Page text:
Australian MP says the country needs blockchain ‘more than ever’

Blockchain Technology Could Boost Australian Economy by $60 Billion, Says Politician Andrew Charlton

Australian politician Andrew Charlton addressed a gathering of digital asset executives on Tuesday, emphasizing the transformative potential of blockchain technology. Speaking at Australia’s Blockchain Week 2024 in Sydney, Charlton stated that blockchain could contribute $60 billion to the economy and help reverse three decades of sluggish productivity growth.

Current State of Productivity Growth

In the 2000s, Australia’s productivity growth was a “reasonably healthy” 2.1%, but it has since declined, failing to support necessary increases in living standards. Charlton highlighted that labor productivity grew by only 0.9% in the final quarter of 2023, according to the Australian Productivity Commission. He argued that without productivity growth, sustained improvements in wages and living standards are unattainable.

The Role of Blockchain

Charlton, recognized as a pro-crypto politician, compared the potential impact of blockchain to that of air travel, automobiles, silicon chips, and the internet. He stressed blockchain’s unique ability to enhance not only its own industry but also various other sectors. For instance, it could revolutionize healthcare record management, tax collection, real estate transactions, voting systems, and supply chain transparency. Additionally, blockchain could streamline financial transactions by reducing intermediaries and transaction times.

“With the right settings and regulations, the digital assets sector could add up to $60 billion per year to the Australian economy,” Charlton asserted.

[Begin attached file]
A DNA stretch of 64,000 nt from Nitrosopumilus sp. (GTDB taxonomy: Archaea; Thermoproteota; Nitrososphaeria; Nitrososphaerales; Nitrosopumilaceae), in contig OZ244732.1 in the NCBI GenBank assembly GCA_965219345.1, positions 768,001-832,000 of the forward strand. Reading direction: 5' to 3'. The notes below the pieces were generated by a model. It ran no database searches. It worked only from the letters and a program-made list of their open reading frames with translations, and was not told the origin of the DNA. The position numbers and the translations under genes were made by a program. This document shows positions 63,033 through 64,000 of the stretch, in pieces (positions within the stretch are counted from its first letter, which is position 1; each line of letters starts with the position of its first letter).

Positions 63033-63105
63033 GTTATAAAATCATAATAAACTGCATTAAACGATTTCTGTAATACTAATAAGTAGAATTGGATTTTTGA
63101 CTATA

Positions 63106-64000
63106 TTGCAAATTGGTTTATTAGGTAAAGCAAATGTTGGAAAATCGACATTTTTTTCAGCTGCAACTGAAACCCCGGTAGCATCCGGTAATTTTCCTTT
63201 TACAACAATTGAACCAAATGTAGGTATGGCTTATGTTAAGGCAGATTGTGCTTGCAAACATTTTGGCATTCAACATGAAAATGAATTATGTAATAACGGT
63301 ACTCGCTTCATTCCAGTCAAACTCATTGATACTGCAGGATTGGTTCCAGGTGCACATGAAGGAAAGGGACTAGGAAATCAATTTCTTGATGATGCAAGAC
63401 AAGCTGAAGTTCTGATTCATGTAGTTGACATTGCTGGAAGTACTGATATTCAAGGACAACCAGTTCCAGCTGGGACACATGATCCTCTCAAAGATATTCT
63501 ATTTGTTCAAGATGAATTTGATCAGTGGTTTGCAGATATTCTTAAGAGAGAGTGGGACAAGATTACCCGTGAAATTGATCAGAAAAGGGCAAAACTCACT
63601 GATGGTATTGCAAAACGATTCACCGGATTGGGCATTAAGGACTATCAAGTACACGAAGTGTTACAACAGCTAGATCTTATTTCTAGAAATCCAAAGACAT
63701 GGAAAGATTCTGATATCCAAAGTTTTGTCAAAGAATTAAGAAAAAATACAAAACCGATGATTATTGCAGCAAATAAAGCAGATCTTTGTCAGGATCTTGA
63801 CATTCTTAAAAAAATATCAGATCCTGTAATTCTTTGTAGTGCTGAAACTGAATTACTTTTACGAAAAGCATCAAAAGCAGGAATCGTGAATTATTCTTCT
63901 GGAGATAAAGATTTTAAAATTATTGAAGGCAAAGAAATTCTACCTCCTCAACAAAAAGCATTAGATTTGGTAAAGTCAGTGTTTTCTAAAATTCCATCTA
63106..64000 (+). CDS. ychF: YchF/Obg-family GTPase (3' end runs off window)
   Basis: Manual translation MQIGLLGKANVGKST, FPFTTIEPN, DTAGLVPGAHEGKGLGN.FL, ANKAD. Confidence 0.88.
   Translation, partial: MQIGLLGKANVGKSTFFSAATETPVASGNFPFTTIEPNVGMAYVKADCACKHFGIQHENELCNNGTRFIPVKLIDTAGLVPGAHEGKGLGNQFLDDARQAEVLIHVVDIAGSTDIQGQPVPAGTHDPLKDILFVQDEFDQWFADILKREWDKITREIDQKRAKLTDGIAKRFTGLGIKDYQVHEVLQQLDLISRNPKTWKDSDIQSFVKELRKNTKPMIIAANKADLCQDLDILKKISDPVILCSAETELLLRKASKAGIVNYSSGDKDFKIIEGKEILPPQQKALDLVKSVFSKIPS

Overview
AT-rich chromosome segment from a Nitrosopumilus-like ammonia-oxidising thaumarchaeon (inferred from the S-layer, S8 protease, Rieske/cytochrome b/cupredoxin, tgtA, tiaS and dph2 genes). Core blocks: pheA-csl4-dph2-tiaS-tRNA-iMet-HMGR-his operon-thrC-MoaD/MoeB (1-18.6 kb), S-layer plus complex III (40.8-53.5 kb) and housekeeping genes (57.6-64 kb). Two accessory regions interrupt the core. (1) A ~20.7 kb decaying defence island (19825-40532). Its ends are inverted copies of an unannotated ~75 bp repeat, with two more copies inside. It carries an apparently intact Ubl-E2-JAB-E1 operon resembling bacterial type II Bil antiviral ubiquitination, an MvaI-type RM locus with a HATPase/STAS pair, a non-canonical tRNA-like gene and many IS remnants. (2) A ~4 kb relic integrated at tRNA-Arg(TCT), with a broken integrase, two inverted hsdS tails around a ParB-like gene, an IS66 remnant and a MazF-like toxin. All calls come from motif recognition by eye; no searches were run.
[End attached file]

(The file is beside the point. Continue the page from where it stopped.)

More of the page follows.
Call for Regulatory Action

Despite the promising potential of blockchain, Charlton expressed dissatisfaction with the Australian government’s slow progress in establishing digital asset regulations. He urged for a regulatory framework that would allow Australian businesses to hold digital assets similarly to traditional assets.

“We have the strength to be a leader in responsible digital asset innovation, but the truth is, at the moment, we’re not capturing this opportunity,” Charlton said. He noted that regions such as Singapore, Europe, Hong Kong, and the UAE are leading in implementing legislation to promote digital asset innovation in financial services.

Addressing the Tech Skills Shortage

Charlton also highlighted Australia’s tech skills shortage, which has hindered the country’s ability to attract digital asset startups. He called for government action to address this issue to ensure Australia can capitalize on the opportunities presented by blockchain technology.

By fostering a conducive regulatory environment and addressing the tech skills gap, Charlton believes Australia can become a global leader in responsible digital asset innovation.


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